Germany Day 19 – A day of contrasts

Today started with a visited with a visit to Dachau Concentration Camp. Depressing as I knew it would be, I don’t believe it would be right to come to Germany and not visit one of the camps. Kevin, of course, was keen to go as he’s read a LOT about WWII and the Nazis.

We entered through the main gate and it’s just impossible to imagine the horror of the people who were forced to come here. Such a dull and colourless place, especially on an overcast day like today. The sign reads ” work will set you free”.

There are trees surrounding the main compound and at times all you could hear were the birds singing – which seemed so at odd with the nature of the place.

We did an audio tour (with Amy & Harriet) that took us all around the memorial site.

Dachau was the first built camp (before the war even started) and was the model for all others. It was also the training ground for other camp leaders.

Built to house 6,000, when the camp was liberated by the Americans at the end of the war, there were 32,000 – so you can only imagine the cramped living conditions.

It was a tough morning for me emotionally. I mean, I get upset enough about the treatment of animals. I did okay until the photo of bodies piled high…which I won’t share on here… I’m sure you’ve seen similar photos before and it’s definitely not something you can ever forget.

We saw the crematorium – used to dispose of the bodies so no-one really knew how many they were killing off.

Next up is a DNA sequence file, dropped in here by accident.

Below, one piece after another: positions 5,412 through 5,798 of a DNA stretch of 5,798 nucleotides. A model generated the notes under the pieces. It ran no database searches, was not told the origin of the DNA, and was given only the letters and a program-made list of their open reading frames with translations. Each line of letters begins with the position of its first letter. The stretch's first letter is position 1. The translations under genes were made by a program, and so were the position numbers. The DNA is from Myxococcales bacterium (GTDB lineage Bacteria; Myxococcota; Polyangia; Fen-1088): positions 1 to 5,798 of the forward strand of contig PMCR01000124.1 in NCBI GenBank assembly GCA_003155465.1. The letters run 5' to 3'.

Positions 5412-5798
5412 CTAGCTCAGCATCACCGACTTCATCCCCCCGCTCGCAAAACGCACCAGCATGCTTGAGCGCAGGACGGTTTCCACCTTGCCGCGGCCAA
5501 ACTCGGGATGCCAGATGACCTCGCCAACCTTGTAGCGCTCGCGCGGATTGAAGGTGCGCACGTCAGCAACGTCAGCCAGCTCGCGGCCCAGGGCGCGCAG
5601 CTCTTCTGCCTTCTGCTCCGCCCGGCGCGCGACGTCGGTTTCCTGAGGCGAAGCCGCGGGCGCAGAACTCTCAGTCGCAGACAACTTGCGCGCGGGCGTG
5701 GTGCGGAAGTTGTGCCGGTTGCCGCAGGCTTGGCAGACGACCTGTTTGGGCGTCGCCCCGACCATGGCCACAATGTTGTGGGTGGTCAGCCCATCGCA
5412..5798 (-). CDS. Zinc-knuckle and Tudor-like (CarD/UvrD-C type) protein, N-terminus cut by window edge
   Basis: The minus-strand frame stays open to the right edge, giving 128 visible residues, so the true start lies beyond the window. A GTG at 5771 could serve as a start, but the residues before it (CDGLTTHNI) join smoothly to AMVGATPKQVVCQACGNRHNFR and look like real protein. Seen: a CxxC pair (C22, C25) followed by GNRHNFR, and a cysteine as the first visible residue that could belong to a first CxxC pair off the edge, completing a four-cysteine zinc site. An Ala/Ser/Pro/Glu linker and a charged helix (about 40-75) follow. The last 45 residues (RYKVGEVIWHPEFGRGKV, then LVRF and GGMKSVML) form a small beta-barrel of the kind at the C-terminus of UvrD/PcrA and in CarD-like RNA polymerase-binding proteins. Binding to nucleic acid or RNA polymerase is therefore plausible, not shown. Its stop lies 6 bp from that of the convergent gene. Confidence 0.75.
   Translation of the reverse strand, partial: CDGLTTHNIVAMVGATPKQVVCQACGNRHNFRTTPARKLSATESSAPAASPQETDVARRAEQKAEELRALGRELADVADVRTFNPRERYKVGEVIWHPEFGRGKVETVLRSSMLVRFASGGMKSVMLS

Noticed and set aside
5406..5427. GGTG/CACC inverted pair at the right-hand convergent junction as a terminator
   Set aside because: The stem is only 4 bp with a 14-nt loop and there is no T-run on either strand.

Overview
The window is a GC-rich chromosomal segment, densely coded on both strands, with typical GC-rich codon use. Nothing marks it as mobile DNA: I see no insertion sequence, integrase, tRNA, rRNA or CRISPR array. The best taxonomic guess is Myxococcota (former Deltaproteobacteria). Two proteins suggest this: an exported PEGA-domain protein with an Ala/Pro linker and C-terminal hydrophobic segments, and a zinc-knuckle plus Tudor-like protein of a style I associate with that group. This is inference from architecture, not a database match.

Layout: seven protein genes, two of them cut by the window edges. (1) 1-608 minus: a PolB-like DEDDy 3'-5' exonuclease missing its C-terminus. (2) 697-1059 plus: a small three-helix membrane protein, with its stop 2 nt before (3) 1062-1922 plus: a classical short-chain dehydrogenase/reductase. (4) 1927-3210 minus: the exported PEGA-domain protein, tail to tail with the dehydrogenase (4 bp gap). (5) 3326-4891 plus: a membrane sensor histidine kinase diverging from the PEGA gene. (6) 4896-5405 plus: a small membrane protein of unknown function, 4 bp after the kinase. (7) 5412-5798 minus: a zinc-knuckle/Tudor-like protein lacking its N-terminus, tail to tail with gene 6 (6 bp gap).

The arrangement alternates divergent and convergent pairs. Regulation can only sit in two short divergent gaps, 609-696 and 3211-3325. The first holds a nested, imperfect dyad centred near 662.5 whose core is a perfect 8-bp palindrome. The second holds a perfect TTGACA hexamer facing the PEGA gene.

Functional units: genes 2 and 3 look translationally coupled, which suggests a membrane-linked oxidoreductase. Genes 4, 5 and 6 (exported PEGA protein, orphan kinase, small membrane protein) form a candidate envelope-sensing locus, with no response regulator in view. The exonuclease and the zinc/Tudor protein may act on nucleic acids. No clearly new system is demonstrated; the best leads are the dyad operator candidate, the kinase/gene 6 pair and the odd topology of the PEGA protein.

There a gas chamber here – built to see if they could get people to enter under the false pretext of a shower. So it was used for trail purposes only, not for mass murder – as in many of the other camps.

I pretty much stopped taking photos (and video) once we got to the museum as that’s when I really needed the tissues. Seeing photos of babies and wives, taken from the men who were here really got to me and then reading some of their stories. I’m kind of glad only men were here, not sure I could have coped reading about women & children. I tend to put myself in people’s shoes and imagine how they would have felt and how they would have suffered (which is also why I’m glad the medical and torture rooms were closed – not that I would have gone in the torture room).
So hard to imagine that all this took place in my grandparents generation. Both my grandfathers fought for Britain during the war. And my Poppa was involved in the liberation of one of the camps. But I’m not sure which one because he never really talked about the war (I’m not even sure if my Granny knows).

Unfortunately (or maybe fortunately) we missed seeing the video in English. But we think it’s the same one that Kevin purchased.

Still feeling a bit numb and rather sad we headed back to the information center and sat outside to eat our packed lunch – which was some rolls we’d made ourselves, fruit, drink and a treat.

Eaten beside these gorgeous trees.

We then boarded the bus for a very different afternoon. Kevin took the time to have a nap!

We went to the town of Abensberg where we had a bit of free time to explore before our tour time. Such a cute little town, though nothing was open because it was May Day (1st of May).

We love how so many homes are covered in solar panels.

And check out the size of this flower.

We stopped in the Beirgarten and got an ice-cream from the vending machine – don’t have these in Australia!

Finally it was time to see what we’d came to see… The Hundertwasser Towel…